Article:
Positivity doesn’t mean you don’t ever feel the negative stuff.  On the contrary.  It means you feel fully whatever emotion is there, accepting the reality of its presence, honoring it as a valid part of your experience.

What I am saying is that, on the whole, I felt positive a whole lot more than I felt negative.  I noticed my optimism and my inclination to problem solve and my willingness to congratulate myself when I managed a challenging task with my non-dominant hand.  I noticed my genuine gratitude and appreciation for the helpfulness of friends and for their caring, and for the skill of the medical personnel who patched me back together and worked with me to make me whole again.

Opening to the Gifts

I noticed how I opened myself to the gifts my solitude brought me and to the exquisite beauty of springtime unfolding outside my windows.

One of the gifts it brought was a realization that I had actually internalized the truth that  genuine happiness isn’t dependent on external circumstances.  It’s more like an endlessly streaming fount of well-being, a breathing of the very essence of the life-force, rising from our center, and present within us all.

All that keeps us from recognizing it is the layers of beliefs that cloak it.  Peel them away, and it runs fresh and clear, like a stream hidden by tall, wild grasses.  It’s the state that positive psychologists call “authentic happiness,” a state of being where we’re grounded in and constantly fed by our true, central selves.

To find that state, to part all the grasses of misplaced beliefs that hide it from us is, really, the goal of all self-development and self-actualization work.  To seek it is one of our inalienable rights as human beings.

In the end, I believe that it’s a spiritual quest, a drive to discover and live within the embrace of the divine at the core of our being.

On a more mundane level, the positivity of authentic happiness is supportive and nurturing of all that makes life worthwhile.  It provides us with strength, with optimism and hope, with the richness of appreciation and gratitude, with the glow of pleasure and the sparkle of joy.  It fills us with the drive to discover and express our unique sets of talents, strengths, values and skills.  It opens our perception to possibilities and infuses us with the curiosity, vitality and confidence to pursue them.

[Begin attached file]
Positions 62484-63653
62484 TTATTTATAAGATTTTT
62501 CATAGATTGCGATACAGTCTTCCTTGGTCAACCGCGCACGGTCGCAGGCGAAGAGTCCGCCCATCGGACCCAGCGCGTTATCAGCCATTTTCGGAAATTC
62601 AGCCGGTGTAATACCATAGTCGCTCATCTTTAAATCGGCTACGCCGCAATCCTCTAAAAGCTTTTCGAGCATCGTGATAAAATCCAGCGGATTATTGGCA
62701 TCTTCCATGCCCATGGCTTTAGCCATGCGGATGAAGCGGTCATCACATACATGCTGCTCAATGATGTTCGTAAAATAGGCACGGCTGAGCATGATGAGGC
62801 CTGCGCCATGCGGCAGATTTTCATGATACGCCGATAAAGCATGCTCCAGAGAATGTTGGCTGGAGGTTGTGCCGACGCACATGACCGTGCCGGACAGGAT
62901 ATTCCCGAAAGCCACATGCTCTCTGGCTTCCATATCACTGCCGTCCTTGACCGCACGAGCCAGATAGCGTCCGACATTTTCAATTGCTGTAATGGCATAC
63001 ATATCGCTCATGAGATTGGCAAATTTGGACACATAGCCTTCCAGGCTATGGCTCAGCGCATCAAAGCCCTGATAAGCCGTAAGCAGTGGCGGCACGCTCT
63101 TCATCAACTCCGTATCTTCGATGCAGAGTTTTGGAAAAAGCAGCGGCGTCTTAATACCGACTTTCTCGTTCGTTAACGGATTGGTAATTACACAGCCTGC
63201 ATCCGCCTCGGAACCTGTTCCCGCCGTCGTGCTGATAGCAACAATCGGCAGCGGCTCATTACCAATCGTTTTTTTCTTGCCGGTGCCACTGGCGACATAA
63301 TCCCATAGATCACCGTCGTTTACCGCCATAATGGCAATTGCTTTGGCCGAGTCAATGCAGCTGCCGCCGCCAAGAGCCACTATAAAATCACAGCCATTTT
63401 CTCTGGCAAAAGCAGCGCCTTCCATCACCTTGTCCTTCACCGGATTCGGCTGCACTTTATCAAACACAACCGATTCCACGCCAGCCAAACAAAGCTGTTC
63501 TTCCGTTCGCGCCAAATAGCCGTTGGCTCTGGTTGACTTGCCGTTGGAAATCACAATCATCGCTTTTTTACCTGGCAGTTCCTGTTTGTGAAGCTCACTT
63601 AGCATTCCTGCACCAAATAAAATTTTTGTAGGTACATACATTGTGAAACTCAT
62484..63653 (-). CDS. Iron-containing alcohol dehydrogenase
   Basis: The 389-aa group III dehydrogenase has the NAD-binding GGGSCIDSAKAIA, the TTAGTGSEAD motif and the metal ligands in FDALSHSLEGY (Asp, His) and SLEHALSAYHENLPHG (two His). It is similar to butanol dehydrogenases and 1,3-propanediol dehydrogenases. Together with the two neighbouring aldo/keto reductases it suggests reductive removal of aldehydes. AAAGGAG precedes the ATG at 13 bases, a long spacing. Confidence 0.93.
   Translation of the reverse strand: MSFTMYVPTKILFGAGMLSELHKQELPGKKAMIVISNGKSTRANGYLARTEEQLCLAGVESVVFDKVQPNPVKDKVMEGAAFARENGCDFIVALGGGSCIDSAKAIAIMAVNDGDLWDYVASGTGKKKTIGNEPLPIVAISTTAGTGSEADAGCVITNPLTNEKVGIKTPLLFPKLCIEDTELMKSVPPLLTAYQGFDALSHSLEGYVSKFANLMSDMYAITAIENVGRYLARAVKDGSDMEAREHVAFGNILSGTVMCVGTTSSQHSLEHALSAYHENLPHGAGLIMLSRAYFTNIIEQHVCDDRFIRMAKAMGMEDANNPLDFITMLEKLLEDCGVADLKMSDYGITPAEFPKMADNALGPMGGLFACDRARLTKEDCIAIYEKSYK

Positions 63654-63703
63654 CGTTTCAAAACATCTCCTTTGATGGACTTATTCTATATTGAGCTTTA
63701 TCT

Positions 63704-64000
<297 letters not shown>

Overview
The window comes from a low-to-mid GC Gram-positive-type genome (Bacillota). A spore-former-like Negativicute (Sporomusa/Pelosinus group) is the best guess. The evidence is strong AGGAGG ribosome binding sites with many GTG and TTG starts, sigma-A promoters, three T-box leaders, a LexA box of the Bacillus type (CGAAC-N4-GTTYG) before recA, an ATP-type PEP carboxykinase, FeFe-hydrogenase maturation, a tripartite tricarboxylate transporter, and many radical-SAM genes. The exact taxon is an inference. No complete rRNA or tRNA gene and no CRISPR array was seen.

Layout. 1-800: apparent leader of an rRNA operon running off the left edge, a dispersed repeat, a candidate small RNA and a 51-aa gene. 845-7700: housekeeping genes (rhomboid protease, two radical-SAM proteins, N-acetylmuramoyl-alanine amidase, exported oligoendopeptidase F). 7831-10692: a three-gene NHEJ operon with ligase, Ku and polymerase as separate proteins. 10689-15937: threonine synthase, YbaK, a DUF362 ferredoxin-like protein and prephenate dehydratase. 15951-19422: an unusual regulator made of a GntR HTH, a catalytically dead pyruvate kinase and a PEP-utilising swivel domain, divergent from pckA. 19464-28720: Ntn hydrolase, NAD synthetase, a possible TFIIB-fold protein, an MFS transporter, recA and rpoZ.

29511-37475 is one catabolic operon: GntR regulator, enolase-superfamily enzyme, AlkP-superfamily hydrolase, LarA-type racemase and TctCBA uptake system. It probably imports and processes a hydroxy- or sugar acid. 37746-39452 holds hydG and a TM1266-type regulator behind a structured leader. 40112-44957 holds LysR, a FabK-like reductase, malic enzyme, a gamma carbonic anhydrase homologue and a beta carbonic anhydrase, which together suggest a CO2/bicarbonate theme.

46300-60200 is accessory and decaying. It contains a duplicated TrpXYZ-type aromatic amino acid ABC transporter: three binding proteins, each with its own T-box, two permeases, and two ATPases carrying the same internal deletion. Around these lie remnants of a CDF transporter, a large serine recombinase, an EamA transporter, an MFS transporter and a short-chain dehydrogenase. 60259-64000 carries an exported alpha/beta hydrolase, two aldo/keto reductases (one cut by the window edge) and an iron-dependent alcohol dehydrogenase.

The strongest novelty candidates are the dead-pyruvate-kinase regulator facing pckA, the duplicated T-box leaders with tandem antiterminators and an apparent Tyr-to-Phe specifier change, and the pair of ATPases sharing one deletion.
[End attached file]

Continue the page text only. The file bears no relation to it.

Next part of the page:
This little break in my normal, busy routine let me see how much positivity means to me, and how much it means to me to share with you the tools I find for making it the driving force in our lives.  Watch for some changes here.  I expect to be turning up the fire under this blog.  I have joy to share, after all, and we need all of that we can get.

 

Photo: Courtesy stock.xchng
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When Happiness Goes Dark:How to Deal with Life's Traumas

Discover the 2-step process for finding happiness again after trauma. How people reinvent their lives after tragedy strikes.

Cloud Eclipsing SunMy pal Mike called yesterday to say “Hello” and told me to go check out the day’s Calvin and Hobbes cartoon.  After our call, I did just that.

Calvin is telling Hobbes that he’s noticed that things don’t get you down if you don’t think about them, so he’s decided not to think about things he doesn’t like and he’ll be happy all the time.

“Don’t you think that’s a pretty silly and irresponsible way to live?”  Hobbes asks.

Calvin looks up at the sky and says, “What a pretty can you buy ativan online in canada afternoon.”

Which one do you think got it right?

Calvin’s figured out how to direct his thoughts to look for the positive.  And that’s a worthwhile positivity skill.  When you find yourself slipping into negative state of mind, you can often turn things around almost instantly by asking yourself, “What’s right about this situation?”  Or “What can I see that’s good right now?”

The Problem with Pollyannas

But Hobbes has a point, too.  Avoiding or denying a negative feeling or situation isn’t the path to happiness.  It’s the path to numbness, to shutting out the world.

In her book, Positivity: Groundbreaking Research Reveals How to Embrace the Hidden Strength of Positive Emotions, Overcome Negativity, and Thrive Dr. Barbara Fredrickson talks about how we want to grab the ever-joyful Pollyannas of the world, shake them and scream, “Get real!”

“That’s the problem with this prescription.  It can’t connect with reality.  To experience 100% positivity defies and denies the humanness of life,” she says.

Meeting the Worst Head On

Calvin’s approach of looking for the positive in an upsetting situation is an excellent tool when you’re dealing with day-to-day disappointments and blue moods.  It’s a positivity exercise worth mastering.

But when life tosses you a seriously upsetting, stressful, even tragic situation—loss of a loved one, a home, the destruction of a career, a suicide, imprisonment, the news that you have an incurable and debilitating disease—you really do need to “get real” and to meet it head on, with full awareness.

Happiness researches Rick Foster and Greg Hicks discovered that when the most genuinely happy among us face life’s genuinely devastating events, they go through a two-step process that called “recasting.”

The Two-Step Process of “Recasting” Your Life

When you go through a truly crushing experience, you really do have to reshape or reform the way you look at your life.   Your beliefs about how things were going to be, or supposed to be, get shattered.  Your dreams for your future seem wholly impossible now.

1.  Step One – Feel the Pain

What the most genuinely happy people universally do in tragic situations is, first, they allow themselves to feel what they’re feeling, down to their very depths.  They dive into their rage, fear, grief, bitterness or sorrow and feel them to their full measure.

“They don’t censor raw emotions, deny feelings or run from pain as many of us do in an attempt to ‘just go on.’  Rather they honor their own emotional world by feeling it, even when avoidance would be easier.”